Crosswalk.com aims to offer the most compelling biblically-based content to Christians on their walk with Jesus. Crosswalk.com is your online destination for all areas of Christian Living – faith, family, fun, and community. Each category is further divided into areas important to you and your Christian faith including Bible study, daily devotions, marriage, parenting, movie reviews, music, news, and more.

Intersection of Life and Faith

<< Answering the Mysteries

Answering the Mysteries of Jesus Christ - Feb. 21

  • 2014 Feb 21
  • COMMENTS

Quote of the Day

"At first glance, the beginning of Matthew is a less-than-exciting literary starting point of the New Testament. It is a list of "begats" tracing Jesus' lineage back to Abraham."
~R.C. Sproul (from "Why Should We Study Genealogies?") 

Today's Answer

Two Different Ways of Trying to "Save" Ourselves?
Tullian Tchividjian

This seems to be a common misunderstanding in the church today. I hear people say that there are two equal dangers Christians must avoid: legalism and lawlessness. Legalism, they say, happens when you focus too much on law, or rules. Lawlessness, they say, happens when you focus too much on grace. Therefore, in order to maintain spiritual equilibrium, you have to balance law and grace. Legalism and lawlessness are typically presented as two ditches on either side of the Gospel that we must avoid. If you start getting too much law, you need to balance it with grace. Too much grace, you need to balance it with law. But I've come to believe that this "balanced" way of framing the issue can unwittingly keep us from really understanding the gospel of grace in all of its depth and beauty.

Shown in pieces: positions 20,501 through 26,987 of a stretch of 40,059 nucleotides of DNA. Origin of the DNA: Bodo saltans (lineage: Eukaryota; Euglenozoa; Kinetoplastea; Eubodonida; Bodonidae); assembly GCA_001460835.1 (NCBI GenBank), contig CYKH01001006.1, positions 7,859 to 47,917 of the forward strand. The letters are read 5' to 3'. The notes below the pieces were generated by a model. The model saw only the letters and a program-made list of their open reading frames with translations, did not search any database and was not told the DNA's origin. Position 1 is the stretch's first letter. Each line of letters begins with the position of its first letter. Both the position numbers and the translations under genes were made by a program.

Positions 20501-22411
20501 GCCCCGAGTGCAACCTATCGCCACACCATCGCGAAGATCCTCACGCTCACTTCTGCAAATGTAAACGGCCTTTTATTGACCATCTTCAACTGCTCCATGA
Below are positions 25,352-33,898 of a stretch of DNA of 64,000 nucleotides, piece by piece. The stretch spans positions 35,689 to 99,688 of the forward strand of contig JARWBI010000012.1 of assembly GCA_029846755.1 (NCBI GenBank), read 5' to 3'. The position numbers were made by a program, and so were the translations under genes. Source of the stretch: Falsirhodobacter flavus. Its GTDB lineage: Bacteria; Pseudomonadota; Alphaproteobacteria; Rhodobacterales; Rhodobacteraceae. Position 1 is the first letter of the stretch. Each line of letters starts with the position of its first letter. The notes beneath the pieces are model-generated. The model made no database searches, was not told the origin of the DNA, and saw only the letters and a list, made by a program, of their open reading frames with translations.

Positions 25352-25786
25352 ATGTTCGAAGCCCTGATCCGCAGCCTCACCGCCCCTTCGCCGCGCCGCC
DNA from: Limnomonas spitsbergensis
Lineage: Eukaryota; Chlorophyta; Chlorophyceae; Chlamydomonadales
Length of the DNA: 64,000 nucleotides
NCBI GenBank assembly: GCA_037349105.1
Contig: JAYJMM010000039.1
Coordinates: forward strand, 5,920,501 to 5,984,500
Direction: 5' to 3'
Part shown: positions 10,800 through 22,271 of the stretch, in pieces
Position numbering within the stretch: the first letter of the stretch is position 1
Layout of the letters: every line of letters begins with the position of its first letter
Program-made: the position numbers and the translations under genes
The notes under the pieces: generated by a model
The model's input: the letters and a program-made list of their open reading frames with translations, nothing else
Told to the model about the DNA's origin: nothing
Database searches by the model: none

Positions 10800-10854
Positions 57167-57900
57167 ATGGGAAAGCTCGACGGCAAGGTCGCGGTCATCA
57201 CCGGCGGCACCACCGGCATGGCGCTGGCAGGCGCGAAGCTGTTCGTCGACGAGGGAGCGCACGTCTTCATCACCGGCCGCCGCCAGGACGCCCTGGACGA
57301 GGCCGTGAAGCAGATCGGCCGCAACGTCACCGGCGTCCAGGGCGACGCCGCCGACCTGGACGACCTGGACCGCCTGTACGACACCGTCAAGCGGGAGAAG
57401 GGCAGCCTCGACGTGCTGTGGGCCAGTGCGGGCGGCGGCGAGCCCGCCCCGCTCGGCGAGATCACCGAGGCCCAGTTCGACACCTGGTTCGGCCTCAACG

Some people avoid the gospel and try to "save" themselves by keeping the rules, doing what they're told, maintaining the standards, and so on (you could call this "front door legalism").

Other people avoid the gospel and try to "save" themselves by breaking the rules, doing whatever they want, developing their own autonomous standards, and so on (you could call this "back door legalism").

... Both are legalistic in this sense: one "life rule" has as its goal the keeping of rules; the other "life rule" has as its goal the breaking of rules. But both are a rule of life you're submitting to—a rule of life that is governing you—which is defined by you and your ability to perform. Success is determined by your capacity to break the rules or keep the rules. Either way you're still trying to "save" yourself—which means both are legalistic because both are self-salvation projects.

Taken from "The Gospel And The Law" (used by permission).

Today's Video

What is Reconciliation?
Answered by John MacArthur

Do you have questions about the life, ministry, and resurrection of Jesus Christ?
Get real answers at Jesus.org
.

Archives

Follow Crosswalk.com